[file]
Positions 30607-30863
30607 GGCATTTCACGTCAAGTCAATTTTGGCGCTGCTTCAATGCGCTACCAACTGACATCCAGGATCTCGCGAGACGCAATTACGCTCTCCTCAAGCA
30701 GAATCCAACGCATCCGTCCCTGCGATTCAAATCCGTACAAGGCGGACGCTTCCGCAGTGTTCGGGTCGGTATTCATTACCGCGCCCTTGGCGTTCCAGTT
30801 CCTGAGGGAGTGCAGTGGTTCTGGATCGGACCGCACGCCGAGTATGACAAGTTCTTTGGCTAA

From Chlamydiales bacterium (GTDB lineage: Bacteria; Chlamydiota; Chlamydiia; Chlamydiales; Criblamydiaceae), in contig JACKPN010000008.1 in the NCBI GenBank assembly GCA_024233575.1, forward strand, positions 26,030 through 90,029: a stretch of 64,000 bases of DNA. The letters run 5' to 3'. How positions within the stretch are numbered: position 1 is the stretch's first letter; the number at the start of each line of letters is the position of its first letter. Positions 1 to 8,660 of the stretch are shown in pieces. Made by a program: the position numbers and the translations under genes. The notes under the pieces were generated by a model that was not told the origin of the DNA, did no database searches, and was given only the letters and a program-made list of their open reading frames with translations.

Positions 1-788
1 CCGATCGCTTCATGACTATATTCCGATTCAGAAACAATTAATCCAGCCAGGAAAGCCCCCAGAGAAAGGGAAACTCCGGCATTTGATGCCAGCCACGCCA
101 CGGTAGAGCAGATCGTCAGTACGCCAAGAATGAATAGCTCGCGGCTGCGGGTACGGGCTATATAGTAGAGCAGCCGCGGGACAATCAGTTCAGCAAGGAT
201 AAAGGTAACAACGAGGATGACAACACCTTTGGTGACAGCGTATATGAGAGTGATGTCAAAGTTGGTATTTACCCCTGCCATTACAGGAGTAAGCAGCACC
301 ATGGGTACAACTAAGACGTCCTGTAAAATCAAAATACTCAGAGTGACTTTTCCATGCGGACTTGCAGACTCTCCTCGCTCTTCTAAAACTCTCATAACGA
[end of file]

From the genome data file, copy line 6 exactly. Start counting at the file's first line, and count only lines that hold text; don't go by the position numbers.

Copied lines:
Positions 1-788